As the phenomenal 2015 winds down, I started thinking about all the greatness that was wrapped up in the last 12 months and it’s hard to believe all of the things that have happened since last January. Just writing this post has been eye-opening!
First off, about this time last year, I coaxed my graphic-designing-librarian-buddy Kristi Taylor (of Keen Bee Studio ) into crafting a logo for this new blog site. She helped me set up this new host for my blog and generally made my life more awesome. She also makes really great shirts for librarians. You can check them at Teespring or Etsy.
Top Posts and Pages
After a year of blogging at WordPress, what do my readers enjoy the most? Librarians really enjoyed my Social Media as Library Advocacy posts part one and part two. However, I was most surprised in reviewing my stats to see that my review of popular robots (Sphero, Dot/Dash, etc) is the most viewed post of 2015! Because of this you’ll be reading a lot more reviews in 2016. I’m already planning on talking about my favorite wearable resources, Kano computer kit for kids, and the new Makey Makey Go.
And of course, people love reading about the #makeymakey challenge between my Lamar students and Diana Rendina’s students. If you haven’t read it, you should because Diana and I have some big plans for 2016!
Diana Rendina and I began the Makey Makey challenge in January. (We challenged our students to make their own games in Scratch and design game controllers to match the theme of the game.) I quickly realized we needed MORE to get the kids beyond the banana! I asked the Makey Makey guys through Twitter if they would chat with us and they said, “YES!” And that is pretty much the beginning of awesomeness in 2015. The whole team spoke with my students at Lamar and really got us thinking about inventing and innovation. Read more about the Makey Makey Challenge here.
Presentations and Webinars
2015 was a big year for presenting for me. I started off by presenting at TCEA with Leah Mann, Deanna Segler, and Tina Beruman on STEAM powered Libraries right after Lamar’s chat with Makey Makey. Emboldened by the mentor expert chat and challenge-based learning, I found I really enjoyed speaking.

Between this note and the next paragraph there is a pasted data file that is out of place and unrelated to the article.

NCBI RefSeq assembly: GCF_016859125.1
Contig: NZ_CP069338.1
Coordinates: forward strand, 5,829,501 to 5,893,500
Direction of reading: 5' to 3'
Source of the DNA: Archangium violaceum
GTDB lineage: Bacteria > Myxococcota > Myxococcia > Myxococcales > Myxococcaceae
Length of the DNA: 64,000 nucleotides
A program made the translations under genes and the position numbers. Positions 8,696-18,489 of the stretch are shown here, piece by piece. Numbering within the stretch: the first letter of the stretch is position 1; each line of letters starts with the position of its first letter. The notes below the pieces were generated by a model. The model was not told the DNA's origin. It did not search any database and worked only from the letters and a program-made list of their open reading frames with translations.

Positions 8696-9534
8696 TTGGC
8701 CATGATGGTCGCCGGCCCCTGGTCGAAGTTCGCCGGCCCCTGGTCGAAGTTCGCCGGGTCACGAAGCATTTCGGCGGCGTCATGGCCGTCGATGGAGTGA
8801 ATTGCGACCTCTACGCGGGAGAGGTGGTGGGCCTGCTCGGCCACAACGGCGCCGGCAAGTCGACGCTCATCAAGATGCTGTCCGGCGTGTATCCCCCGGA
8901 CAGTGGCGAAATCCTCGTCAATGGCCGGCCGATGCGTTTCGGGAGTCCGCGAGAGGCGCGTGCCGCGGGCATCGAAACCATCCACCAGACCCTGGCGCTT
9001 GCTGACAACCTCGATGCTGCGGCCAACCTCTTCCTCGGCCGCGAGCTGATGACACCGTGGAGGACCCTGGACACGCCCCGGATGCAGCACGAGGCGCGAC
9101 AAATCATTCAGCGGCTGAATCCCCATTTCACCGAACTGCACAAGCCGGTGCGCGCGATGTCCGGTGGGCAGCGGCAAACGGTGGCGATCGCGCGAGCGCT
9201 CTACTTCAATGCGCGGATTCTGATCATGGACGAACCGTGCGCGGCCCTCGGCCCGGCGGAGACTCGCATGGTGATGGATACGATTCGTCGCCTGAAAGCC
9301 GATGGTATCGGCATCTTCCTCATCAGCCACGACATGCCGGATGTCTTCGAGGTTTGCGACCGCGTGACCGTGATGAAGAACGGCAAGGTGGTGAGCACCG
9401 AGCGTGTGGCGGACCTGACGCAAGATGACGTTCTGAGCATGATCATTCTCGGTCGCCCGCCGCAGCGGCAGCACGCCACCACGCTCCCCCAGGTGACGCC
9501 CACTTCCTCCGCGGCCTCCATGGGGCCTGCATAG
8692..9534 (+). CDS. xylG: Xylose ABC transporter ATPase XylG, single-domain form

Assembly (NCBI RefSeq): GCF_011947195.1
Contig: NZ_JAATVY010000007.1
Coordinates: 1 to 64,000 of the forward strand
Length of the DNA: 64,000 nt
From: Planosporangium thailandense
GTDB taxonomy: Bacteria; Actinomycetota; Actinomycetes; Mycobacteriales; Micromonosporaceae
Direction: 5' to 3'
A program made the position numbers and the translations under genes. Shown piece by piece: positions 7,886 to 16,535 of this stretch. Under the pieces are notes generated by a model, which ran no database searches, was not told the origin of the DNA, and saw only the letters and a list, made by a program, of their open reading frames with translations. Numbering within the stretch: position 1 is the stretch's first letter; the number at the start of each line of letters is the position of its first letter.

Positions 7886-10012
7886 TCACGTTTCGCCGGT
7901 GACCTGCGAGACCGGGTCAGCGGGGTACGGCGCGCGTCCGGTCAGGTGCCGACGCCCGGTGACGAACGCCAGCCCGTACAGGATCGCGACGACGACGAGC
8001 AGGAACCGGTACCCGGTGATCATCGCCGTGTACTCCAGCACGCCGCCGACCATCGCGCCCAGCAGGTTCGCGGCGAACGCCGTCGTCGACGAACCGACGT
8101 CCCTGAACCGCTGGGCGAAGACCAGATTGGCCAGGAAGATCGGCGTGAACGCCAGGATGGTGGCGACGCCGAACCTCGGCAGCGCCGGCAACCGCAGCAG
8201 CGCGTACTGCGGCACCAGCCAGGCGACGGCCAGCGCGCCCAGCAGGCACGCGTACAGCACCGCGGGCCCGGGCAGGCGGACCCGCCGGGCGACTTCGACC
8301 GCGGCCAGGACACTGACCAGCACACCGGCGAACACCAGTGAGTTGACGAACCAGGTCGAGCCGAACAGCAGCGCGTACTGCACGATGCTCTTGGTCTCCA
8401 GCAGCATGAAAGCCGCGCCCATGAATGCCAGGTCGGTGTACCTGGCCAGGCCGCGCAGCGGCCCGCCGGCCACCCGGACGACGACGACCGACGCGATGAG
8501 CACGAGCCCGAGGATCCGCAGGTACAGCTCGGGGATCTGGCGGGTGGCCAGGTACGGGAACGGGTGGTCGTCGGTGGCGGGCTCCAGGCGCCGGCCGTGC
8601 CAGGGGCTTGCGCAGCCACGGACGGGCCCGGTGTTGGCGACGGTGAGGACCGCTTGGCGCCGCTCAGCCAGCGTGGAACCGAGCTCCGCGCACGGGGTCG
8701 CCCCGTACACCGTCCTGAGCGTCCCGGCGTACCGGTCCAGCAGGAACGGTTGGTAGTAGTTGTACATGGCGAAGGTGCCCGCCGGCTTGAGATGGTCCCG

In March, Leah and I presented together again at SXSWedu by leading a core conversation on STEAM and Makerspaces in libraries to a full house of international edumakers. Our convo is included in this write-up by SLJ “Maker Librarians Bring it to SXSWedu.” It was so amazing, fun, and educational, but I’m sad to say that the recording didn’t make it. I wish you could’ve been there. Read my SXSWedu takeaways here.
Aaron (#thesuperlibrarianhubs) and I led a session at TLA TechCamp where we talked about incorporating a makerspace into current library programming and discussed how making goes hand in hand with research. We also led the makerspace for teens at TT4L and we couldn’t have done any of it without donated supplies from Sparkfun and the awesome Bev Ball who sat and chatted up librarians about awesome maker stuff while we presented and helped us lead the makerspace for teens. (She is an amazing human!) We met lots of great authors on the trip and lots of great librarians! ( TLA takeaways post here.)
I did a few regional conferences over the summer, led a full day workshop for Librarians in Round Rock,Tx, and led a half day workshop in South Padre during a STEAM convention for Region One librarians this past October.
This summer I was asked to lead a webinar for librarians on “How to Start a Makerspace” during SLJ Maker Camp, and I was presently surprised to see that Jay Silver would be sharing the hour with me and answering Q&A at the end.
SLJ enjoyed it so much, they asked me back for the Oct SLJ MakerCamp and this time I closed the whole four week session with a webinar on “Makerspace Buy-in.” You can see my presentation in this post and read the write-up by Melissa Techman here.
October was pretty busy as I also led a littleBits webinar with SLJ to showcase my new Librarian’s Guide to littleBits. It’s like a novella on using littleBits in public, school, and academic libraries. More on this guide in the next section.
In May, I had an article published in School Library Journal on the “Evolution of a Makerspace ” at Lamar. I was also asked to write an article for Edutopia on Starting a School Makerspace from Scratch.
The chat with the Makey Makey guys in February led to a conversation with the team about Makey Makey lessons for their webpage. (If you want to know the whole story, read more here.) I spent the spring and summer making stuff and coming up with new ways to utilize the Makey Makey in education. I hacked some existing projects and attempted to make them educational. One thing I’d always wanted to try was the Operation game, and I’m pretty proud of the way I turned it into a math/science lesson!